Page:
Why small talk is important for your wellbeing
It may seem trivial, but a little ‘inconsequential’ chit-chat can pave the way for deeper conversation and connection. Harriet Griffey explains why small talk is important for our wellbeing
It’s all too easy to dismiss small talk as being inconsequential when in fact it’s an essential part of day-to-day communication which can add real value to our relationships. Even now, small talk can be helpful as a way to share our experiences and connect virtually when we can’t in person.
Small talk helps us to test the mood of the social environment we find ourselves in. Recently, this has been by phone, via text or email, Skype or FaceTime, and the conversation has been driven often by concern and the restricted detail of our days. But normally, from first dates, to business events, to meeting up with a friend after a long day’s work, small talk is a way to assess the mood, gauge how others are and, importantly, how they’re going to react to us. And, given that such a large part of communication is non-verbal, we are picking up on non-verbal clues at this point of first contact.
So why is small talk so important? We might think it’s just polite chit-chat but, in reality, small talk is part of how we unconsciously suss out the situation we find ourselves in. Small talk can also help our confidence when we need it most. It’s hard for most of us to move through unknown social waters with ease and making small talk can really help us. Working on the premise that small talk is, by its nature, based on inconsequential things – like the weather! – we can start from there. Even offering our name creates an opening exchange that will inevitably lead to a response.
What next? Using some context related to why you’re both there can help. ‘Did you have to travel far?’ ‘How do you know the host?’ If the occasion is work related, I may ask: ‘Are you a journalist/writer, too?’ If it’s more social I might remark on an item of clothing or jewellery. Listening, showing interest and asking questions are skills we can practise, remembering that the other person might be feeling unconfident, too. Standing tongue-tied at a party as a teenager, watching with envy as others seem to effortlessly chat and laugh, small talk seemed impossible. I remember it so well, being mortified by my social awkwardness, and recognise it to this day when I see it in others.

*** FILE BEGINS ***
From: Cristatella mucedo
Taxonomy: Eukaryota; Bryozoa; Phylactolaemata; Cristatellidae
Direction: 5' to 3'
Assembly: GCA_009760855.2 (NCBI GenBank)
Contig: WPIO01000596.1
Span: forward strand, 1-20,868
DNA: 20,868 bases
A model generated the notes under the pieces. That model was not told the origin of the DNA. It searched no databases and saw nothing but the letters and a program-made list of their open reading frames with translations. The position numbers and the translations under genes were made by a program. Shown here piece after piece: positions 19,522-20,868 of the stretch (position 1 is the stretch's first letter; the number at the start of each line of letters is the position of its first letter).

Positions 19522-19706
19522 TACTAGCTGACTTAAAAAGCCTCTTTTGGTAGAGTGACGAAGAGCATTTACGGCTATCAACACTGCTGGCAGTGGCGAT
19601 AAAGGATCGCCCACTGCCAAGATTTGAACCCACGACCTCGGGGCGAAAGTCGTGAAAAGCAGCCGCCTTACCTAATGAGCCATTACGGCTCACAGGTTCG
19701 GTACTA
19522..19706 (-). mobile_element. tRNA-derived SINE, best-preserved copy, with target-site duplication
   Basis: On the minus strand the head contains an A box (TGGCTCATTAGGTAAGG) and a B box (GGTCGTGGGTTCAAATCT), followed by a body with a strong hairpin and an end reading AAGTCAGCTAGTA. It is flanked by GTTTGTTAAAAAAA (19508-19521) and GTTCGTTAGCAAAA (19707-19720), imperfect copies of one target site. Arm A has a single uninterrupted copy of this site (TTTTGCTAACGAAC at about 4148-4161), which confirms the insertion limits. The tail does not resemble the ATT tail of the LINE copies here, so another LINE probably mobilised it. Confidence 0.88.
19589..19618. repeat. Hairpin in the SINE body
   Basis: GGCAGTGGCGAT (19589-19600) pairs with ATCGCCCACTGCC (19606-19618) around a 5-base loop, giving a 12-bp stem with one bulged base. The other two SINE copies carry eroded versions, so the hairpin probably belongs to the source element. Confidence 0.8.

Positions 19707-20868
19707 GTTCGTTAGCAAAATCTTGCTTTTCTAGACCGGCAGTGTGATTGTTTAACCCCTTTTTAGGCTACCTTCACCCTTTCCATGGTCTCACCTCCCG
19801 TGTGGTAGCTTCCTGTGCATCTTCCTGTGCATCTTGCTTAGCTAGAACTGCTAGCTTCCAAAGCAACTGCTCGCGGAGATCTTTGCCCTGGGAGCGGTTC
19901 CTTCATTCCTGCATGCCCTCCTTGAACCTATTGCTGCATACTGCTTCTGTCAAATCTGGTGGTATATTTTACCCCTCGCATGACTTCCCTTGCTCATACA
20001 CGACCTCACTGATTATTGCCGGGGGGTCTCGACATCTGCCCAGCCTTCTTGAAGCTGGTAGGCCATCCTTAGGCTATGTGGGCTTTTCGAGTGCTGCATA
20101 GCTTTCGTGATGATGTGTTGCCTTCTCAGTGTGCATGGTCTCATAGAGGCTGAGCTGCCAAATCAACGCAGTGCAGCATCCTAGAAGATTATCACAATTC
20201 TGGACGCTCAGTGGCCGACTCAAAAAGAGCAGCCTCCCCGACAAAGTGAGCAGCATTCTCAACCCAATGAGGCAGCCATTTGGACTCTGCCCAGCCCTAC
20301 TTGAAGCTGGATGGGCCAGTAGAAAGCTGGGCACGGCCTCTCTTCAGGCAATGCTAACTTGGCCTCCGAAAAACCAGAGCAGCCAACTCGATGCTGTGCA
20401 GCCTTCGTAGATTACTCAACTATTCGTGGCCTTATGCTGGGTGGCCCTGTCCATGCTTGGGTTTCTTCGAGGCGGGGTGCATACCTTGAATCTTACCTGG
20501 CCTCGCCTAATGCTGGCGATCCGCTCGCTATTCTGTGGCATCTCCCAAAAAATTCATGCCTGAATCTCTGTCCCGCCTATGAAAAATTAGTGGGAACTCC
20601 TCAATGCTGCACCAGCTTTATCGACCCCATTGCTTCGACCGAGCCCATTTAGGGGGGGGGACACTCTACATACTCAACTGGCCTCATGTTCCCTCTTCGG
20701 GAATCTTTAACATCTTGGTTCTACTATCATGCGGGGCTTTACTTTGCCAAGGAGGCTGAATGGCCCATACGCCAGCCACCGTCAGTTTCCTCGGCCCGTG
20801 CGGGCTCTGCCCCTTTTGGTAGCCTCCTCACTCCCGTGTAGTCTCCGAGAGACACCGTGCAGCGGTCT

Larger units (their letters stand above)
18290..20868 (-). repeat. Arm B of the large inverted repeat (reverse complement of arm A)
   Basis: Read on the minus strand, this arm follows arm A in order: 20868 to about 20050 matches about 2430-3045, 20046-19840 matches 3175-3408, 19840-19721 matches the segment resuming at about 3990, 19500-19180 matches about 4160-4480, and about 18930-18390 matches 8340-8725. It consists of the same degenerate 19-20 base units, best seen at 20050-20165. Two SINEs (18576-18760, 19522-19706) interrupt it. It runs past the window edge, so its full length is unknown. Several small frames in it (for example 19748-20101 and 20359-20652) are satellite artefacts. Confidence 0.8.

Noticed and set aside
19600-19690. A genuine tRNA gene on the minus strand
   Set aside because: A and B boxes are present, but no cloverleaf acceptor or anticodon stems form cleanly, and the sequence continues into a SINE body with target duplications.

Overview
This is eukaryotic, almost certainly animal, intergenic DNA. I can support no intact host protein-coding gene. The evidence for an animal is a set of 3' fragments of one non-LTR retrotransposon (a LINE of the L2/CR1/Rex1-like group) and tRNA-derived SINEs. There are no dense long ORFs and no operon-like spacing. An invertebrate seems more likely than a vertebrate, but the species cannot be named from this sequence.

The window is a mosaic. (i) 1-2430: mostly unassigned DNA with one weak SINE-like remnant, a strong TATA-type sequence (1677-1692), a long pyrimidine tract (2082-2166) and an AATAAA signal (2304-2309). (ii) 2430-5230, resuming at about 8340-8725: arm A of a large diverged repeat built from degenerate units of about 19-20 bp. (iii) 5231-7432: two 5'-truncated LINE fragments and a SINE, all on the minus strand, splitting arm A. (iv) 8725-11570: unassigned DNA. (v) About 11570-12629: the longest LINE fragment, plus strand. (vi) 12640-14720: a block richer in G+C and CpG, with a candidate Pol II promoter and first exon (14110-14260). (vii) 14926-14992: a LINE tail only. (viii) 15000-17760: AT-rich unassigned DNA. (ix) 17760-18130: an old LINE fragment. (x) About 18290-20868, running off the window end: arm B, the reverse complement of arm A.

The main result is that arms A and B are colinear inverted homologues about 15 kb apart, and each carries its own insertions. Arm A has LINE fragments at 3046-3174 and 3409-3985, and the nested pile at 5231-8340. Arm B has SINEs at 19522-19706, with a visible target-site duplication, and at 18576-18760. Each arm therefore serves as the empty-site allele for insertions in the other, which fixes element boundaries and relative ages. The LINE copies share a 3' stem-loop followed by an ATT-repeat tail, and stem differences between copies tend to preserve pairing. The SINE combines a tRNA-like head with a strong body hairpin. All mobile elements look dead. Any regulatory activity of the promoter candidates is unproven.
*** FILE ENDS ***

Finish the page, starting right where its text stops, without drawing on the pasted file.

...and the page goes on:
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I had been a shy child, encouraged into drama lessons at school, which gave me a way of ‘pretending’ – but it wasn’t foolproof. When I left school to train as a nurse, I had to learn to initiate communication fast, but within a specific context and one where I also had a role and a purpose, which helped. In any initial exchange with a patient, I had to put them at ease, help them manage their anxiety and adjust to a hospital environment. This is as true of the value of small talk today as then. So, if we dismiss small talk, we might be missing a trick.
Mentioning the weather might be an English cliché, but just saying ‘Dreadful rain,’ or ‘Lovely morning,’ can elicit a response and, whatever that is, we have gleaned information upon which we can build the next conversational step. These simple social niceties have real value in helping us foster our relationships, as useful with those we know well as with those we’ve just met. Some of our most challenging communication can be with those closest to us, and here small talk can have value too. When my sons moved from easy childhood chat to monosyllabic teenagers, I found myself learning about football, or watching a movie with them, just to make small talk that might engage them and keep the lines of communication open long enough to broach other, more complex subjects.
While we might relish those intense, late night or intimate conversations we enjoy with those close to us, many of these become possible because of a little verbal foreplay to ease us into conversation. Whether passing the time of day, checking in to see how someone is, or creating opportunities for engagement, the value of small talk shouldn’t be dismissed, particularly at a time when we are currently having to stay connected in a virtual world.
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This article was originally published in In The Moment Magazine issue 38. Read In The Moment Magazine back issues on Readly.
Illustration by Carmela Caldart.